kettle


Also found in: Thesaurus, Idioms, Encyclopedia, Wikipedia.

ket·tle

 (kĕt′l)
n.
1. A metal pot, usually with a lid, for boiling or stewing.
2. A teakettle.
3. Music A kettledrum.
4. Geology A depression left in a mass of glacial drift, formed by the melting of an isolated block of glacial ice.
5. A pothole.

[Middle English ketel, from Old Norse ketill and Old English cetel, both from Latin catīllus, diminutive of catīnus, large bowl.]

kettle

(ˈkɛtəl)
n
1. a metal or plastic container with a handle and spout for boiling water
2. any of various metal containers for heating liquids, cooking fish, etc
3. a large metal vessel designed to withstand high temperatures, used in various industrial processes such as refining and brewing
4. (Law) informal Brit an enclosed space formed by a police cordon in order to contain people involved in a public demonstration
5. (Physical Geography) short for kettle hole
vb
(Law) (tr) informal Brit (of a police force) to contain (people involved in a public demonstration) in an enclosed space
[C13: from Old Norse ketill; related to Old English cietel kettle, Old High German kezzil; all ultimately from Latin catillus a little pot, from catīnus pot]

ket•tle

(ˈkɛt l)

n.
1. a container, usu. of metal, in which to boil liquids, cook foods, etc.; pot.
5. a gathering of soaring birds, as vultures, utilizing circular updrafts of warm air to gain elevation.
[1300–50; Middle English ketel < Old Norse ketill, c. Old English c(i)etel, Old High German kezzil, Gothic katils « Latin catillus, diminutive of catīnus pot]

ket·tle

(kĕt′l)
A steep, bowl-shaped hollow in ground once covered by a glacier. Kettles are believed to form when a block of ice left by a glacier becomes covered by sediments and later melts, leaving a hollow.
ThesaurusAntonymsRelated WordsSynonymsLegend:
Noun1.kettle - a metal pot for stewing or boilingkettle - a metal pot for stewing or boiling; usually has a lid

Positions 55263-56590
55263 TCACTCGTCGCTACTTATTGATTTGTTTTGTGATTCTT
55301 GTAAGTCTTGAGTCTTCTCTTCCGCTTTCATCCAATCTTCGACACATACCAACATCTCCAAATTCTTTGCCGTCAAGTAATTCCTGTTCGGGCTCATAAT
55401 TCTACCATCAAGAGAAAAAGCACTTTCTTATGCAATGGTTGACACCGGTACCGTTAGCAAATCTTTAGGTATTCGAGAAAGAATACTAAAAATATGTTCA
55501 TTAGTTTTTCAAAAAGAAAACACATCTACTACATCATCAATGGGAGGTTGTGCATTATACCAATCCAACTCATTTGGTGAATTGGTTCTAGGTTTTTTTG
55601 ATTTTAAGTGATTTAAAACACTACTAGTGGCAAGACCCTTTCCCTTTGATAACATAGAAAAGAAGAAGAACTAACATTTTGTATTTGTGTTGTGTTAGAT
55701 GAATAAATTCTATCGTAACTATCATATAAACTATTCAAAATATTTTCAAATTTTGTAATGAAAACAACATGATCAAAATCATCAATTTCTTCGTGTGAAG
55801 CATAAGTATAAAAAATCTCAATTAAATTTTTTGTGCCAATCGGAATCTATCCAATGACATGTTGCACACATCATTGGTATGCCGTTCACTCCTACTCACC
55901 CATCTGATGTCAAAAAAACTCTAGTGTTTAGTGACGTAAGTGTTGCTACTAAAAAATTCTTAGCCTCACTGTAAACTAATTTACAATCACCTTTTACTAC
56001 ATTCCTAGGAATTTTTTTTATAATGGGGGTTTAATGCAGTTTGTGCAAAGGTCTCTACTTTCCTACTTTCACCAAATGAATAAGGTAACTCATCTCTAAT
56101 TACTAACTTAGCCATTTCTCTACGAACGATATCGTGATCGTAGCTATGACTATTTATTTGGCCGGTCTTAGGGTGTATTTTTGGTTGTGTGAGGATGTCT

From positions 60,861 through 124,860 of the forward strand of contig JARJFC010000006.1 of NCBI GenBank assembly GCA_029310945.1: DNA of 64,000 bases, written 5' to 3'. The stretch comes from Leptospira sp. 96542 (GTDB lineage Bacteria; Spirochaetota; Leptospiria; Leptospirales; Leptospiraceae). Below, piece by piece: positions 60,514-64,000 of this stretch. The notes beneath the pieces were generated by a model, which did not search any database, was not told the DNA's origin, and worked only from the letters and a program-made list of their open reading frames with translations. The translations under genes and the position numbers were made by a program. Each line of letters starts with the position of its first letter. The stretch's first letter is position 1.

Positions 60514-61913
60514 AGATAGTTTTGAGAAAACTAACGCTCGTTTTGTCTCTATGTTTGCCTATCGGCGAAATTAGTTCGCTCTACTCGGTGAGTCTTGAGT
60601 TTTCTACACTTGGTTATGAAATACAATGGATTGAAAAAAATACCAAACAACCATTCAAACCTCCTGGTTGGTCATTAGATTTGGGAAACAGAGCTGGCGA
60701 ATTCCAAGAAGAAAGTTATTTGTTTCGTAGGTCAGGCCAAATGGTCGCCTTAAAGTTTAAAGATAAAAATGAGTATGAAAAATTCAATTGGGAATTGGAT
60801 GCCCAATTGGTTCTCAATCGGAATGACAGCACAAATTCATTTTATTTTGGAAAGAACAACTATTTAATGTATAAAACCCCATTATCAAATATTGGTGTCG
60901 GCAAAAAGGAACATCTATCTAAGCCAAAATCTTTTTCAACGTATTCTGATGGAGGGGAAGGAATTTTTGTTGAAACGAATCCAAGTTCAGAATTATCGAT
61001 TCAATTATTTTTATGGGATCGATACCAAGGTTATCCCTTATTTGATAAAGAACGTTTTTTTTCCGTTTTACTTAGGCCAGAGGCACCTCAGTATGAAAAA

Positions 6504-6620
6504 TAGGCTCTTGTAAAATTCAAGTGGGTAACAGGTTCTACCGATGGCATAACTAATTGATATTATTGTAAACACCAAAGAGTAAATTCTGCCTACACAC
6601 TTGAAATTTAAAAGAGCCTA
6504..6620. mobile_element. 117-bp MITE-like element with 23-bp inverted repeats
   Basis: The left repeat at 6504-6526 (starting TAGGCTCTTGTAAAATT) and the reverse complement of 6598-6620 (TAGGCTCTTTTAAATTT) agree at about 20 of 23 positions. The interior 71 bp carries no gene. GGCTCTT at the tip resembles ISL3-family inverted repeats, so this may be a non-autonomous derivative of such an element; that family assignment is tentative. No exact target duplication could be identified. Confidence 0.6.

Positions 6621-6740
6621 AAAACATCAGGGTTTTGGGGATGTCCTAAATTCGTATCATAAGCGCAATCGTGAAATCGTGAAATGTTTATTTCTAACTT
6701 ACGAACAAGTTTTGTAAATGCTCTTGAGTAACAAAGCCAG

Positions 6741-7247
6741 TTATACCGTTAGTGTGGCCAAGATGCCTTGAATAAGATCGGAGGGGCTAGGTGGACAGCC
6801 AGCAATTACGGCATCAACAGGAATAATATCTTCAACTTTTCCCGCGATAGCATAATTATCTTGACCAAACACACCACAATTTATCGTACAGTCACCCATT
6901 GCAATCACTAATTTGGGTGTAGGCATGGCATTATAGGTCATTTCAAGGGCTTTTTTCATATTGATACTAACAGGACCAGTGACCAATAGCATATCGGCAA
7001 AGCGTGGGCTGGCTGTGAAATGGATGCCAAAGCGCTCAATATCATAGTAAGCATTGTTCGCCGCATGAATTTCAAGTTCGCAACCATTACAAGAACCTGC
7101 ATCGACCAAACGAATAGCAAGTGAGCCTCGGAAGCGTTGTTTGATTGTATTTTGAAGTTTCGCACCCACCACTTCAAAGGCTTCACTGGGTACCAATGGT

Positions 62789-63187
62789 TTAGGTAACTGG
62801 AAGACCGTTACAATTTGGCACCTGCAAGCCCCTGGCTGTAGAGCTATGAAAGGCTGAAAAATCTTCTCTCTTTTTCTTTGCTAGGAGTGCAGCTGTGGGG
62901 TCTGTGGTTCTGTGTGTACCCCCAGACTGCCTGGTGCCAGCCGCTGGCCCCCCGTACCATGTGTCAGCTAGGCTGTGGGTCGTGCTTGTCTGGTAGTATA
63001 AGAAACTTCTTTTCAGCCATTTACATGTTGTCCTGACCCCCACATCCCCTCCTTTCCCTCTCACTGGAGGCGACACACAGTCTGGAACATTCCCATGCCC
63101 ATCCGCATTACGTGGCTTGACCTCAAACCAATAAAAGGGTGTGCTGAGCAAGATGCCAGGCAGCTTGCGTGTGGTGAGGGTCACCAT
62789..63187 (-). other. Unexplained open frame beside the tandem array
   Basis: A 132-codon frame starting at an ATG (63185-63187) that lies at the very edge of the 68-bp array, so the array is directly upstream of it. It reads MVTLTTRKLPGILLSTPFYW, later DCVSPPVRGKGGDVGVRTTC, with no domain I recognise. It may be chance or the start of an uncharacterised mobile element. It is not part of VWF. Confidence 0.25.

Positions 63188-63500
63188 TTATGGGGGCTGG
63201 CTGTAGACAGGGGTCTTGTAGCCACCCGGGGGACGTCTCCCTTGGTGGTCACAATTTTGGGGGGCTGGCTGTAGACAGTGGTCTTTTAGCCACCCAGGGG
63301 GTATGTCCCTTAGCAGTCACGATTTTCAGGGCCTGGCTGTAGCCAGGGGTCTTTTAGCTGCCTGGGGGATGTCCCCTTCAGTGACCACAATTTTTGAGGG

pot - metal or earthenware cooking vessel that is usually round and deep; often has a handle and lid
teakettle - kettle for boiling water to make tea
2.kettle - the quantity a kettle will holdkettle - the quantity a kettle will hold  
containerful - the quantity that a container will hold
3.kettle - (geology) a hollow (typically filled by a lake) that results from the melting of a mass of ice trapped in glacial deposits
geology - a science that deals with the history of the earth as recorded in rocks
hollow, hole - a depression hollowed out of solid matter
4.kettle - a large hemispherical brass or copper percussion instrument with a drumhead that can be tuned by adjusting the tension on itkettle - a large hemispherical brass or copper percussion instrument with a drumhead that can be tuned by adjusting the tension on it
percussion instrument, percussive instrument - a musical instrument in which the sound is produced by one object striking another
Translations
غَلاّيَهغَلَّايَةُ
caldera
konvice
keddelkedel
kattilakattilallinenpannullinenparvipatarumpu
kazankotaokotlić
kazán
ketill
ケトル
주전자
litauraivirdulys
tējkanna
čajnikkotliček
чајник
tekokare
กาต้มน้ำ
ấm đun nước

kettle

[ˈketl] Nhervidor m, caldera f (Bol, Uru), pava f (S. Cone)
I'll put the kettle onvoy a poner a hervir el agua (para hacer café/té)
that's a different kettle of fisheso es harina de otro costal

kettle